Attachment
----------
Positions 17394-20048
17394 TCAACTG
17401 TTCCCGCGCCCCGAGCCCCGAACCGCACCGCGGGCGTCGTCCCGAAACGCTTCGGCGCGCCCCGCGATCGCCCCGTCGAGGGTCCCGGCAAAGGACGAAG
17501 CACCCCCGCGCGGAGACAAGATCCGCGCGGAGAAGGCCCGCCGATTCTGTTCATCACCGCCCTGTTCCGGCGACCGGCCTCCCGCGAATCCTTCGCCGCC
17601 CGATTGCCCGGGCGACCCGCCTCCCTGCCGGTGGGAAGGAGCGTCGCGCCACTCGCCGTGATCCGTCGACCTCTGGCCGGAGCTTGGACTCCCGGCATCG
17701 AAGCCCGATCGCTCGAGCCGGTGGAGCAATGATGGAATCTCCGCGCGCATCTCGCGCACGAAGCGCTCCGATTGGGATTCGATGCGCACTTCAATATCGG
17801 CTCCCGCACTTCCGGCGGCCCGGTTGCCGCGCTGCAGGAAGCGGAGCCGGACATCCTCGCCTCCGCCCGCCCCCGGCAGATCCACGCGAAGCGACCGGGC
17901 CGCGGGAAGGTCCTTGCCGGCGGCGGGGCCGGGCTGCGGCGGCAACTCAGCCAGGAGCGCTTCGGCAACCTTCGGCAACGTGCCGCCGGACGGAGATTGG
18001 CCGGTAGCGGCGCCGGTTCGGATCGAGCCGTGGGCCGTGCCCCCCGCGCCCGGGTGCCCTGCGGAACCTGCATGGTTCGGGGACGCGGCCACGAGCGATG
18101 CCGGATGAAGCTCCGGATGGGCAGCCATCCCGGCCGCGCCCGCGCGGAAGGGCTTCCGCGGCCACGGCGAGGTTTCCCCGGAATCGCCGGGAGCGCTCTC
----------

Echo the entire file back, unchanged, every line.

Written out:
Positions 17394-20048
17394 TCAACTG
17401 TTCCCGCGCCCCGAGCCCCGAACCGCACCGCGGGCGTCGTCCCGAAACGCTTCGGCGCGCCCCGCGATCGCCCCGTCGAGGGTCCCGGCAAAGGACGAAG
17501 CACCCCCGCGCGGAGACAAGATCCGCGCGGAGAAGGCCCGCCGATTCTGTTCATCACCGCCCTGTTCCGGCGACCGGCCTCCCGCGAATCCTTCGCCGCC
17601 CGATTGCCCGGGCGACCCGCCTCCCTGCCGGTGGGAAGGAGCGTCGCGCCACTCGCCGTGATCCGTCGACCTCTGGCCGGAGCTTGGACTCCCGGCATCG
17701 AAGCCCGATCGCTCGAGCCGGTGGAGCAATGATGGAATCTCCGCGCGCATCTCGCGCACGAAGCGCTCCGATTGGGATTCGATGCGCACTTCAATATCGG
17801 CTCCCGCACTTCCGGCGGCCCGGTTGCCGCGCTGCAGGAAGCGGAGCCGGACATCCTCGCCTCCGCCCGCCCCCGGCAGATCCACGCGAAGCGACCGGGC
17901 CGCGGGAAGGTCCTTGCCGGCGGCGGGGCCGGGCTGCGGCGGCAACTCAGCCAGGAGCGCTTCGGCAACCTTCGGCAACGTGCCGCCGGACGGAGATTGG
18001 CCGGTAGCGGCGCCGGTTCGGATCGAGCCGTGGGCCGTGCCCCCCGCGCCCGGGTGCCCTGCGGAACCTGCATGGTTCGGGGACGCGGCCACGAGCGATG
18101 CCGGATGAAGCTCCGGATGGGCAGCCATCCCGGCCGCGCCCGCGCGGAAGGGCTTCCGCGGCCACGGCGAGGTTTCCCCGGAATCGCCGGGAGCGCTCTC